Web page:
2. the church defendants violated said trust; and
3. the pastor of St. Paul made intentional misrepresentations by soliciting donations to rebuild the St. Paul church while having personal knowledge that the decision not to rebuild had been made.
After conducting a hearing, the trial court dismissed the plaintiffs' lawsuit. The court characterized the case as an internal administrative matter rather than a property dispute, and found that the issues could not be heard without excessive entanglement with religion. The court determined that canon law prescribed a specific procedure for altering a parish, and that the church defendants had followed that procedure. In sum, the trial court concluded that the "church autonomy doctrine" of the First Amendment, which generally bars civil court involvement in matters of internal church governance and administration, deprived the court of jurisdiction.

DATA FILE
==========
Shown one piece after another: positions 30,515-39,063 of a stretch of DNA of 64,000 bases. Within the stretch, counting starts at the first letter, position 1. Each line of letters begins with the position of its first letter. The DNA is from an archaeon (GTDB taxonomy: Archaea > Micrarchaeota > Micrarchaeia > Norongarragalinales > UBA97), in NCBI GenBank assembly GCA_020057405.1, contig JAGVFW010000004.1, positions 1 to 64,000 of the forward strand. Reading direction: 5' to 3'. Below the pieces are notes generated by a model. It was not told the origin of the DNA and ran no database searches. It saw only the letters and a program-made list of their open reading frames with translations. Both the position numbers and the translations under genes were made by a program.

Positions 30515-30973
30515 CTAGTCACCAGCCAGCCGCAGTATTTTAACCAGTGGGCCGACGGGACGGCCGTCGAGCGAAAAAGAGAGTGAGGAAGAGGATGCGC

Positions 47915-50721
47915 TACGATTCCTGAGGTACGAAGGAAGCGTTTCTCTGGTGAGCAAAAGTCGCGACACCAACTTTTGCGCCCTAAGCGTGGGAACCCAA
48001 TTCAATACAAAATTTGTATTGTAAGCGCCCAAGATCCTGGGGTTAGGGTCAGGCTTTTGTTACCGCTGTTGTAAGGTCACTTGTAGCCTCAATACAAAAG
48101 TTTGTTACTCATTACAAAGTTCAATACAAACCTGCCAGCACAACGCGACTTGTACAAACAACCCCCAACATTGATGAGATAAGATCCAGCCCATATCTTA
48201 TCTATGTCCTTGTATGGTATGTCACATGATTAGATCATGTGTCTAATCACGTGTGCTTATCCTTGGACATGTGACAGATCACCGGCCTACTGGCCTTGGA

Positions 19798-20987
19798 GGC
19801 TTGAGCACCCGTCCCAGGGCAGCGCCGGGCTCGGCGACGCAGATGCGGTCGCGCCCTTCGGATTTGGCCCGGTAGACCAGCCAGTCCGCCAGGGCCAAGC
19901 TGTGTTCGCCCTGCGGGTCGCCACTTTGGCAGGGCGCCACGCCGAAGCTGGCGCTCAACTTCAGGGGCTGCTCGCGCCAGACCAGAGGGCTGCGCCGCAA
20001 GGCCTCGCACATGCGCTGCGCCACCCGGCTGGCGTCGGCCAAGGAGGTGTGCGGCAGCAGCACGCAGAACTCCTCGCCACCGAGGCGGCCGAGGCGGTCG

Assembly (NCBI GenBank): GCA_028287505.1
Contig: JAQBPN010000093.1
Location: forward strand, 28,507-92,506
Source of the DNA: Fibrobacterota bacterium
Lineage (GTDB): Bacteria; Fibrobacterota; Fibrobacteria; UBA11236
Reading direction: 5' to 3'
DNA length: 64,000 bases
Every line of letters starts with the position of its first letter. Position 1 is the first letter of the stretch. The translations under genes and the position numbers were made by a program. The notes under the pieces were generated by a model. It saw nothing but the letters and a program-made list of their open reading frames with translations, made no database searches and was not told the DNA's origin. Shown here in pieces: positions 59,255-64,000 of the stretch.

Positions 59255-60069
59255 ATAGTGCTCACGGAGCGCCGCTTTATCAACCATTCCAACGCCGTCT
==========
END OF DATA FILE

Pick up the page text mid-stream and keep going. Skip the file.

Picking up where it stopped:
The trial court relied on a ruling by the North Carolina Supreme Court in Harris v. Matthews, 361 N.C. 265, 643 S.E.2d 566 (2007). Harris states that:
Determining whether actions, including expenditures, by a church's pastor, secretary, and chairman of the Board of Trustees were proper requires an examination of the church's view of the role of the pastor, staff, and church leaders, their authority and compensation, and church management. Because a church's religious doctrine and practice affect its understanding of each of these concepts, seeking a court's review of the matters presented here is no different than asking a court to determine whether a particular church's grounds for membership are spiritually or doctrinally correct or whether a church's charitable pursuits accord with the congregation's beliefs. None of these issues can be addressed using neutral principles of law.